Today, Landsats 5 and 7 continue to collect data. The Landsat series offers a remarkable record of observations at a fairly consistent scale (resolution has increased from 79m to as high as 15m) in a consistent format and area of coverage. The data are measured in wavelengths of energy from the visible to the thermal portions of the electromagnetic spectrum.åÊ That, in itself, has proven a valuable tool as certain features show more prominently in certain bands.åÊ Healthy vegetation can be measured through subtle comparisons of ‘bands’ of recorded reflected light; certain geological features are identified using other bands.åÊ A data file from 1972 over, for example Yellowstone National Park, can reasonably be matched with an image acquired in 2009 (Figure 1). The 2.4 million scenes in the USGS archive represent the largest civilian collection available of global coverage at a compatible scale and format.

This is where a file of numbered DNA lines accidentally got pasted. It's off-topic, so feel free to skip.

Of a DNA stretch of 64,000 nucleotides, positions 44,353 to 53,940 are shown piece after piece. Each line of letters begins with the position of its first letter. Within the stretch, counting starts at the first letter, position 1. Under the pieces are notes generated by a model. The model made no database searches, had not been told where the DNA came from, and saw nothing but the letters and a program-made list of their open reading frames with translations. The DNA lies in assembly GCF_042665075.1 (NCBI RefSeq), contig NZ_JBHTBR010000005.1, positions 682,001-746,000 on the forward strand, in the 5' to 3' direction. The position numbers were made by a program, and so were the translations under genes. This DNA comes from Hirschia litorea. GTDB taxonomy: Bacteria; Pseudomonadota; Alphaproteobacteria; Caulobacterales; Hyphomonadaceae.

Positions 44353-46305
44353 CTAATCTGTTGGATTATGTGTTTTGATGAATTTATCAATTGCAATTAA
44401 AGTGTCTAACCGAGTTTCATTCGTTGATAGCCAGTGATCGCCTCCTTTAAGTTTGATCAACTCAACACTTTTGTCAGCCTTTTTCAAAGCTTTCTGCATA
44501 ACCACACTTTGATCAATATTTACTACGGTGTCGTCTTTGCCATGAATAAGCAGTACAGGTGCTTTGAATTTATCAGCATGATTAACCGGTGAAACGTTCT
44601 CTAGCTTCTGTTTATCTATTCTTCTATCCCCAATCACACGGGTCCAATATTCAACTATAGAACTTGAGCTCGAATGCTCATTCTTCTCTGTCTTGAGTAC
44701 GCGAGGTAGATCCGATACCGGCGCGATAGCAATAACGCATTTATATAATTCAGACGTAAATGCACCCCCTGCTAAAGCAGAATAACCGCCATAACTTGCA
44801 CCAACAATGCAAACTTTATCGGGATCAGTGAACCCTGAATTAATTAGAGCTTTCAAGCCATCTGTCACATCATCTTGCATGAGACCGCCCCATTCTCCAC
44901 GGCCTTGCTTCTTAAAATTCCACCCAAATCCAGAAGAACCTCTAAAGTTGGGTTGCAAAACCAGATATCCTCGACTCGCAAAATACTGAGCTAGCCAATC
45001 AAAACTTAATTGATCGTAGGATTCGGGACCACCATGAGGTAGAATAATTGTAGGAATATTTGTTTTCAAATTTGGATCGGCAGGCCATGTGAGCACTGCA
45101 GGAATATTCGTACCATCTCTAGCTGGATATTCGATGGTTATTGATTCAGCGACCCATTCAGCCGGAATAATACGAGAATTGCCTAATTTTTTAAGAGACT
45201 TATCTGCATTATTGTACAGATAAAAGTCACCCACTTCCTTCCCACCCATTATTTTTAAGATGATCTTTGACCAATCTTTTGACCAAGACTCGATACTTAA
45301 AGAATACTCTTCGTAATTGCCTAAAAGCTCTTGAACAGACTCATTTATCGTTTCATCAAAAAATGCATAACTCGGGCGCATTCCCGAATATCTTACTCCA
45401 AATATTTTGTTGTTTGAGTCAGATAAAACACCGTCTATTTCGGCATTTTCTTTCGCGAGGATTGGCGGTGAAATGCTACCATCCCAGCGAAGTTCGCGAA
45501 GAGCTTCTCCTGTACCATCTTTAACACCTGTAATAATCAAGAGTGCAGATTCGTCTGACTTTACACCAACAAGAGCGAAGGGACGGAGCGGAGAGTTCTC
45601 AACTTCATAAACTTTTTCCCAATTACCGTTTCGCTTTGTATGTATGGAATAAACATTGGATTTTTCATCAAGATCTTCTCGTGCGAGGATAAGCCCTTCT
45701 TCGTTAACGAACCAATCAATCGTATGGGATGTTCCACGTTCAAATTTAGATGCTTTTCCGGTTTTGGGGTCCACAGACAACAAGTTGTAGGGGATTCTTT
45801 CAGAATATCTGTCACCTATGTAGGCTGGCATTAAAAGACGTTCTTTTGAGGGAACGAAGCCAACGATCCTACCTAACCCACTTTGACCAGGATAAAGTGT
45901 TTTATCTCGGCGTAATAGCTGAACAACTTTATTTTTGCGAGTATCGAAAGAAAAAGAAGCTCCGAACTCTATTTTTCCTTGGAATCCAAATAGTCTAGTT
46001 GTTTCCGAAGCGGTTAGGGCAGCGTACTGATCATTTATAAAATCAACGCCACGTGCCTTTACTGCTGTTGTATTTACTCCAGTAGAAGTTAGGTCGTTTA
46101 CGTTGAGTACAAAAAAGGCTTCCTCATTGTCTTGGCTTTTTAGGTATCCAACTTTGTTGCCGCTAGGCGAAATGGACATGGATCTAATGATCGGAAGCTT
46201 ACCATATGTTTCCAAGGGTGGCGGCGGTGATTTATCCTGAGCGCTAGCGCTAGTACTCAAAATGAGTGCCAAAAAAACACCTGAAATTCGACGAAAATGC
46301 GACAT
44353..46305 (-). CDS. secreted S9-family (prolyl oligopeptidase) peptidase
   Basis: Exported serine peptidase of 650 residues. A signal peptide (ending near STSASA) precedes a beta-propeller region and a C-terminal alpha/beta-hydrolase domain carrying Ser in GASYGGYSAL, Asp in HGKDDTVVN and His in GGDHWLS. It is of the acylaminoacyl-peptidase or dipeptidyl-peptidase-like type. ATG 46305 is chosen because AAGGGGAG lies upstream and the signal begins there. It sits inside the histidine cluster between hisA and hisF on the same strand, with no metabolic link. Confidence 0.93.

The Value of the Data
There is a basic principle involved in the data collection. Think in terms of a family photo album. Why collect pictures? Because we welcome a permanent record of people and ‘conditions’ at a particular time. And, while children grow, others pass away or move. We have a record of what they looked like at that point in time. The same applies to the planet. We can examine the vegetation patterns before the Chernobyl incident and compare the changes over a period of time. For example, cultivated crops were replaced by large forests as agricultural production moved to other regions. A number of Landsat images have been placed on a USGS ‘Image Gallery’ (http://landsat.usgs.gov/gallery.php) to demonstrate the variety of images available (Figure 2).